I invite the Fr. Najeeb Michail the Archbishop of Mosul to call for a general congress for the leaders of different faiths in Mosul to sit together and discuss the future of Mosul to address the real problems in order to find a better social code between all the communities of Mosul and to contribute to the protection and preservation of our heritage.

Patriarch Abdisho V. KhayatJS.jpg
Chaldäisch Kath. Patriarch Abdisho V. Khayat
Audishu V Khayyath meets with Yazidi leaders in Mosul, c. 1895

First bookstore in Old Mosul reopened

Daud Salim the owner of Al Sham Bookstore has reopened his shop in al Najafi street. Daud is well known by researchers and intellectuals in Mosul for providing books in all fields of knowledge. I met with Daud several times in Cairo in 2011 when he was purchasing books for his bookstore, he spent lots of money which was all lost after his shop was destroyed. His bookstore was open during ISIS and we kept secretly buying books from him as ISIS forced all bookstores to sell only religious books. In early 2015 ISIS executed the owner of Al Arabi bookstore in Najafi street for selling (Anti Islam books).

His bookstore was destroyed during the military operation to retake Mosul form ISIS. The rehabilitation of Old Mosul is essential in any efforts to defeat ISIS. Without rebuilding the Old City, they people will lose their cultural identity.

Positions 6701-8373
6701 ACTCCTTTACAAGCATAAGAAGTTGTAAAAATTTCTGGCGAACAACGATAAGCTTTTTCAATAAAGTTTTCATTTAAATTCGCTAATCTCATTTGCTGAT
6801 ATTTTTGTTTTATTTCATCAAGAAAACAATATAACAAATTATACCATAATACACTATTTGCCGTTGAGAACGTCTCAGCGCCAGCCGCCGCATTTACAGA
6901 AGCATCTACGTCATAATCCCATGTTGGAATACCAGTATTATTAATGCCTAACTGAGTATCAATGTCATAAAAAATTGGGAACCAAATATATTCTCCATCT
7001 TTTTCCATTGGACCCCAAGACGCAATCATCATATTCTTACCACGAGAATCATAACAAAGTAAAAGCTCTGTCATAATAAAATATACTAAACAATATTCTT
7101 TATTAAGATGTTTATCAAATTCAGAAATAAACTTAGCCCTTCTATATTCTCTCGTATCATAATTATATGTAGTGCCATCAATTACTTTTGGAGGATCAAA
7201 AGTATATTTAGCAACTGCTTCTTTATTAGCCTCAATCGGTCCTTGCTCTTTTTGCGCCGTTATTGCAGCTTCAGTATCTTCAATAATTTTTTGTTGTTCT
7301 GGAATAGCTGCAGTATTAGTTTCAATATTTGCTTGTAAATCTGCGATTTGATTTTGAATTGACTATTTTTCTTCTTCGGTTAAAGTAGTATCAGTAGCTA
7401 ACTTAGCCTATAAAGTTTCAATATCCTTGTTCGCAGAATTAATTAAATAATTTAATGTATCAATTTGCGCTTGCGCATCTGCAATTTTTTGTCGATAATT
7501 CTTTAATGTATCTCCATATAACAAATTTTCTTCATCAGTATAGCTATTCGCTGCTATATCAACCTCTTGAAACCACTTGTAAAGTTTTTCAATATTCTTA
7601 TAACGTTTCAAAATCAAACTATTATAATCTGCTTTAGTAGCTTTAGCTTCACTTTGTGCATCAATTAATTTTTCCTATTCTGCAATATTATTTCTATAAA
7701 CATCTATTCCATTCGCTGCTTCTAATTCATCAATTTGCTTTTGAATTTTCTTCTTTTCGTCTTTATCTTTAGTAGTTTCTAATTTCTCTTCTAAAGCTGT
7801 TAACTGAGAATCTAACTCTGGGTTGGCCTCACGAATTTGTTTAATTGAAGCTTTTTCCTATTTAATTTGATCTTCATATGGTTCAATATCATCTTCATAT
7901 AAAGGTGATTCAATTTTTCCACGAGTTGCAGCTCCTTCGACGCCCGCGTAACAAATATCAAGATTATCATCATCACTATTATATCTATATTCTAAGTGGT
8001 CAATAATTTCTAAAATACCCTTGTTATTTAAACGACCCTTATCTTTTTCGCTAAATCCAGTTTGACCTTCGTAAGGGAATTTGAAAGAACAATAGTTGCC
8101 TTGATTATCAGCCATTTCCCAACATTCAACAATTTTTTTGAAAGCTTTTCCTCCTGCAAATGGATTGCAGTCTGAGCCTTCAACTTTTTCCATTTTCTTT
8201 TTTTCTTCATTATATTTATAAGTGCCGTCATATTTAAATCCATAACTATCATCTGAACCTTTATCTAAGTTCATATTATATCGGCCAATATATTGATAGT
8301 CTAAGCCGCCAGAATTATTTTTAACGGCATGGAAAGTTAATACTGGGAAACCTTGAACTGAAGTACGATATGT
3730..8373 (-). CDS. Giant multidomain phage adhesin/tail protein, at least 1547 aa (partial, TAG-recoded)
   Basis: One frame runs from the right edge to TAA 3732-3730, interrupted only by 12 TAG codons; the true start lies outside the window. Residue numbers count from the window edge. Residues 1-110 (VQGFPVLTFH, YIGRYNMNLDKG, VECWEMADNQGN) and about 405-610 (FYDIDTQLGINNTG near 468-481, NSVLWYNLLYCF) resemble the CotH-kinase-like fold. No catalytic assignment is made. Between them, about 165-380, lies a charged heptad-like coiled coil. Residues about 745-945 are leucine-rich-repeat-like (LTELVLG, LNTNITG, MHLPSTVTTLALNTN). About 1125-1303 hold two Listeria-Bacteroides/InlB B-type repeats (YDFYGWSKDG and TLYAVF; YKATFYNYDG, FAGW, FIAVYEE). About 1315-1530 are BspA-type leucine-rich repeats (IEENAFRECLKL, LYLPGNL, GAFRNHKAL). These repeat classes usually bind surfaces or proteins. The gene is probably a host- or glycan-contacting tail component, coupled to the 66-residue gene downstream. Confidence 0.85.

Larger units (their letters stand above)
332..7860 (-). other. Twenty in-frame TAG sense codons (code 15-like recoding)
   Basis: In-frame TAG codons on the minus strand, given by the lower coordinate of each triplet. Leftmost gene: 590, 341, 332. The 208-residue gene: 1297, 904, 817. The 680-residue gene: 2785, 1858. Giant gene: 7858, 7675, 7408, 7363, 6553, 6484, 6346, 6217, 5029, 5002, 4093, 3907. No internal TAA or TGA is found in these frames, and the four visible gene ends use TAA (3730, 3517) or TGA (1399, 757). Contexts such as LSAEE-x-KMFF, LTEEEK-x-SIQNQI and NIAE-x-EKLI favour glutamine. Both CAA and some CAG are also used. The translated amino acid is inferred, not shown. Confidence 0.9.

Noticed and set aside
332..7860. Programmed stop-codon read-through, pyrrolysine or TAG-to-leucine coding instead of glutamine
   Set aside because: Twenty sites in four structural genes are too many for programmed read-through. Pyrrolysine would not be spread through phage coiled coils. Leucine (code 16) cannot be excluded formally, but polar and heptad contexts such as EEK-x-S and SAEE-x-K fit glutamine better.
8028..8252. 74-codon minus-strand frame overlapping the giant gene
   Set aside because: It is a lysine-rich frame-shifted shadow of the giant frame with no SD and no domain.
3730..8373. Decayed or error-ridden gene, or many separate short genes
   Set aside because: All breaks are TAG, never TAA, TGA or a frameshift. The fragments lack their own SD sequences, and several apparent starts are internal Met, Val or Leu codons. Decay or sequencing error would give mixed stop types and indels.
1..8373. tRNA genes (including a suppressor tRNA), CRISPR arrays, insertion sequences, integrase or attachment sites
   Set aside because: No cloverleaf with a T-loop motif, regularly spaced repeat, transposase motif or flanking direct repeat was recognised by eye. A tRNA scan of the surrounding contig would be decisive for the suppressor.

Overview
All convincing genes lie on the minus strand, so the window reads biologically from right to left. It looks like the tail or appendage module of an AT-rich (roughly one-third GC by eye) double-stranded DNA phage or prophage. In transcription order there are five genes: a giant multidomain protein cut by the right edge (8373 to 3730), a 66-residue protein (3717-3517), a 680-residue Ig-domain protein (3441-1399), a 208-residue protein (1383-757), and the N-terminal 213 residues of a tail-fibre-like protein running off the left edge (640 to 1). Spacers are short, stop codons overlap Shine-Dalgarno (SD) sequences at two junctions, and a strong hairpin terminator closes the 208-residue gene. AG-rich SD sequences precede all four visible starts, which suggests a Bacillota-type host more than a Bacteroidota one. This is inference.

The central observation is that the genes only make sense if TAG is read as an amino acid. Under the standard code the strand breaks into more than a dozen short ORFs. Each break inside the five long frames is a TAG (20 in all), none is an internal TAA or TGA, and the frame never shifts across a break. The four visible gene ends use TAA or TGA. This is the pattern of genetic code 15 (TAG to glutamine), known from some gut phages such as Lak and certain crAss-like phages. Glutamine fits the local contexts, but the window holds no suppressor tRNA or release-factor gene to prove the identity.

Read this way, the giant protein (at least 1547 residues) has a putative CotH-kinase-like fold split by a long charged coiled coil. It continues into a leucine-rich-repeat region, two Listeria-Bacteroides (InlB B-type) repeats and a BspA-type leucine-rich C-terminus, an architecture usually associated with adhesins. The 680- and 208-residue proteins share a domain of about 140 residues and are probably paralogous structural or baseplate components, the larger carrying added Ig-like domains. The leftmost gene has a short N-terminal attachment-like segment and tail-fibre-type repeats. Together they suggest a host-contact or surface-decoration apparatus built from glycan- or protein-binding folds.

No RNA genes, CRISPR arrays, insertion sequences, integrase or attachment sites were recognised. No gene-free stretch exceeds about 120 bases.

The Mouslis are determined to protect and preserve the heritage of Old Mosul as the city is not just “Stones” as the former governor Akub said and is not for sell as the current one is trying to do. The Old City is where our history was made.


Video: Two years after the liberation, the centre of Mosul’s bookshops and stationers is still in ruins

Two years since Mosul was liberated, but half of the city is still in ruins with no clear plan for reconstructions.

We walked through al Najafi street, the center of Mosul’s bookshops and stationery and the distentions for Mosul’ intellectuals. We saw only one bookshop has reopened while 100s of shops are still closed.

Al Najafi Street used to be a hub for bookshops. But it was destroyed in the military operation to retake the city from the Islamic State group in June last year.